Revocable Living Trusts: Important Tools During the Pandemic
Americans reacting to the spread of the Novel Coronavirus (COVID-19) should ensure that their plan includes proper resources and estate planning documents to protect themselves and their family financially. One important tool during this unprecedented time is a Revocable Living Trust.
What is a Revocable Living Trust?
A Revocable Living Trust is a flexible and common estate planning tool. The Revocable Living Trust is a written agreement that appoints a trustee to manage property owned by the trust. Generally, most people are Trustees of their own trusts during their lifetimes. The trust also appoints successor trustees who may step in if the original trustees become incapacitated or pass away. Trusts are intended to avoid the probate court altogether, but there are other important benefits of trusts that help families plan for the future, including the aftermath of the coronavirus pandemic of 2020.
After a trust is created and signed, the trust creators connect certain property to the trust. The assets that need to be connected to the trust are those that have legal title. Common assets that have legal titles are real property, bank accounts, and certain investment accounts. Once those assets are connected to the trust, the trustees and successor trustees can manage the trust assets with no pushback from banks or other financial institutions.
What Happens If You Don’t Have a Revocable Living Trust?In comparison, for individuals who have not established a Revocable Living Trust, a financial power of attorney becomes the sole document to plan for a period of incapacity or disability. A financial durable power of attorney grants an agent the ability to step into your shoes if you cannot act. Unfortunately, national banking regulations were amended in the early 2000s and affect the way financial powers of attorney are treated and accepted by banks and other financial institutions.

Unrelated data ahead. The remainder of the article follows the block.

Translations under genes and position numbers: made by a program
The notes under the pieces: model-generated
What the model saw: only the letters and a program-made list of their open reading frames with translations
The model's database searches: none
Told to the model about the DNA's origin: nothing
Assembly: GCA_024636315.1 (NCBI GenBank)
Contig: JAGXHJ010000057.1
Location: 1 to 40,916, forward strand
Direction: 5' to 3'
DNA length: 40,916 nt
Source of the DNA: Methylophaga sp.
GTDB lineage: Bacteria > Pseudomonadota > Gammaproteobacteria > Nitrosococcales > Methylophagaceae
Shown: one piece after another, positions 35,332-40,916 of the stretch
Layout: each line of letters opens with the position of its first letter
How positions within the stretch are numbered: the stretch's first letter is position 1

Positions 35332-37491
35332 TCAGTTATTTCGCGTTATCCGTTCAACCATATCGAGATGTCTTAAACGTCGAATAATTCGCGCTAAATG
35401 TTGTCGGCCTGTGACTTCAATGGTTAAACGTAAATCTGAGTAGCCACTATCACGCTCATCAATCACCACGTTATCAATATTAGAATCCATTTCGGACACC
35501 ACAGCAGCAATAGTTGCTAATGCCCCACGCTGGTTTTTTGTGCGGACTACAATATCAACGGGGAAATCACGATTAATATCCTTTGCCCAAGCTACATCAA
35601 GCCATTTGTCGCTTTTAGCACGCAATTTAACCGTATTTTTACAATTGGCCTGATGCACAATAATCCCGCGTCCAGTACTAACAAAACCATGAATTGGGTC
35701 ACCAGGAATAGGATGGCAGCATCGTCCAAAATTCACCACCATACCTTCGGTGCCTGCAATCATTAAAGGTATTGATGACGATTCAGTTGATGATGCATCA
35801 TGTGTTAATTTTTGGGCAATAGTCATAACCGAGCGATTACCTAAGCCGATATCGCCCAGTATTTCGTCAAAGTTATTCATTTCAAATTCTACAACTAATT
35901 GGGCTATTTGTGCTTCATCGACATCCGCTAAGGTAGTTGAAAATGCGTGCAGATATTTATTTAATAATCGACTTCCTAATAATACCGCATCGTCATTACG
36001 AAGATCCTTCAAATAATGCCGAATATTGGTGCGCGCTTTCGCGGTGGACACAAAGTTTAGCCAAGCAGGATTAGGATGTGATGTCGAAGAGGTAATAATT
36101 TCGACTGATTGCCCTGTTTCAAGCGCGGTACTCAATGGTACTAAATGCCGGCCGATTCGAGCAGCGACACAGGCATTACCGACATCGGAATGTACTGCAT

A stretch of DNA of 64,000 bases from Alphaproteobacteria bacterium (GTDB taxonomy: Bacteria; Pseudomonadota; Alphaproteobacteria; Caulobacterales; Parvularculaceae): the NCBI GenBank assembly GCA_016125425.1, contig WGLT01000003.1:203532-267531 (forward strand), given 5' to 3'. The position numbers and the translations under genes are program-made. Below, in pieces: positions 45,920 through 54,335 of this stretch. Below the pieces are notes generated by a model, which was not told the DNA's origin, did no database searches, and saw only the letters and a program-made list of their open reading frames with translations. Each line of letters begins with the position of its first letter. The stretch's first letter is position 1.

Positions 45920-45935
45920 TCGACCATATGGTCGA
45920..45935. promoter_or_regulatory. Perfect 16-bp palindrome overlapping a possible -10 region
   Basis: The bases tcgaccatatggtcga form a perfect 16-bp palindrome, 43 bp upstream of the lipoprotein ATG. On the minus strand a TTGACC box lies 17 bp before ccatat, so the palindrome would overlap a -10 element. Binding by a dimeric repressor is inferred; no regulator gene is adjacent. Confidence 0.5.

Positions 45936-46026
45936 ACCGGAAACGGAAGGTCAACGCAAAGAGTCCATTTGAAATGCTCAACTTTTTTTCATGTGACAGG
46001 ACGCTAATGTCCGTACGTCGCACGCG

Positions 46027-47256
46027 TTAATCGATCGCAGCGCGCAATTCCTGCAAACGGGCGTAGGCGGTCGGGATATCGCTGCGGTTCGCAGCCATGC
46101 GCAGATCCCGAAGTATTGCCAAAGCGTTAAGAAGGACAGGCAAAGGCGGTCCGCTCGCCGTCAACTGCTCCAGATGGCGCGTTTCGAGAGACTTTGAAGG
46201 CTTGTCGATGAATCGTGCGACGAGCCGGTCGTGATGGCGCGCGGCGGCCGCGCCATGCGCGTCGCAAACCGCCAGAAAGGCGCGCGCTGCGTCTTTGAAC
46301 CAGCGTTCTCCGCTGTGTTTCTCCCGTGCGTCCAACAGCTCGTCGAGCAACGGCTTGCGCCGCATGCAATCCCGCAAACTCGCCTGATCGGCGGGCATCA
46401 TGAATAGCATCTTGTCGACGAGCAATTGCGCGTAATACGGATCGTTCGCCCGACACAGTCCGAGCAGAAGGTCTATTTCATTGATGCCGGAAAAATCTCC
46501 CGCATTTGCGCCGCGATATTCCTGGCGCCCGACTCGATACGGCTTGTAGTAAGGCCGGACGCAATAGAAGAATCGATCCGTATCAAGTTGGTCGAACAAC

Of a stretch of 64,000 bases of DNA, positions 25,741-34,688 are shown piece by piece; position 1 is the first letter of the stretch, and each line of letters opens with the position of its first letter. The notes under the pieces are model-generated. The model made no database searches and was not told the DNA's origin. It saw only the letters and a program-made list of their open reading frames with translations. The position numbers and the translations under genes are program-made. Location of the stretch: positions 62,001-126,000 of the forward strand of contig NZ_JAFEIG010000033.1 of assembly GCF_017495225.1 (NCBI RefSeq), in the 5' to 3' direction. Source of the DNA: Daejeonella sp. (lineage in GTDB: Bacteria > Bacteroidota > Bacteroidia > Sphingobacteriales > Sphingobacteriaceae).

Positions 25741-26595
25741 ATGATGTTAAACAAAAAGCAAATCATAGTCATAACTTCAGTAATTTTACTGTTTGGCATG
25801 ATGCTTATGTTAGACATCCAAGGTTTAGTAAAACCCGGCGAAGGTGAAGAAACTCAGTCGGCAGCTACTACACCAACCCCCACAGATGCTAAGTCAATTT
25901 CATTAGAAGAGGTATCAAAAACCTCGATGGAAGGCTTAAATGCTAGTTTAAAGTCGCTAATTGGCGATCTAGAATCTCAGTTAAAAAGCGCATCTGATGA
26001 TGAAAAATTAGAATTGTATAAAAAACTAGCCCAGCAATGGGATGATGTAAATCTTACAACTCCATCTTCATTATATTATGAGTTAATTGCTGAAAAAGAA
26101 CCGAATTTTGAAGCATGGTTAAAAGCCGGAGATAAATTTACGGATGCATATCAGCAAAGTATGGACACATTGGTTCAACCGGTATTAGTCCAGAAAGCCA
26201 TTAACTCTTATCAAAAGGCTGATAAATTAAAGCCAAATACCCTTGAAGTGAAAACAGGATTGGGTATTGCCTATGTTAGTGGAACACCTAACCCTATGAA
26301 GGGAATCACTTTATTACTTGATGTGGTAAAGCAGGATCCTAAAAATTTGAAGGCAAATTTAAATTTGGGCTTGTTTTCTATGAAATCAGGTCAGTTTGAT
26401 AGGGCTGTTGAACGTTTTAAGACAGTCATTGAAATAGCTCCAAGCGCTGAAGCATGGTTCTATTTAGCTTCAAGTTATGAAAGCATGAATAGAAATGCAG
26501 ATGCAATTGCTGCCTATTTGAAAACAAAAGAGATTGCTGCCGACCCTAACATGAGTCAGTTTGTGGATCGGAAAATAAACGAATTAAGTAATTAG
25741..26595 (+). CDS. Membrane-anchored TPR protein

Financial powers of attorney need to be revisited every few years. Financial institutions often won’t accept financial powers of attorney that are more than three to five years old or out-of-state. Additionally, the power of attorney ends with the death of the person who creates it.
Avoid Power of Attorney Issues: Establish a Revocable Living Trust
With a Revocable Living Trust, you avoid bank pushback on power of attorney. Bank accounts are transferred into the trust after the trust is signed. Once the bank accounts are properly connected to the trust, a Certification of Trust is used to prove who the current trustee is. The trustee has continuing authority in the event of death and will not be frozen out of the account.
How Can Collier Law Help?
Setting up a Revocable Living Trust will help you protect your finances and your loved ones during the Coronavirus pandemic as well as during any period of incapacity or disability in the future. Call an experienced estate planning attorney at Collier Law today.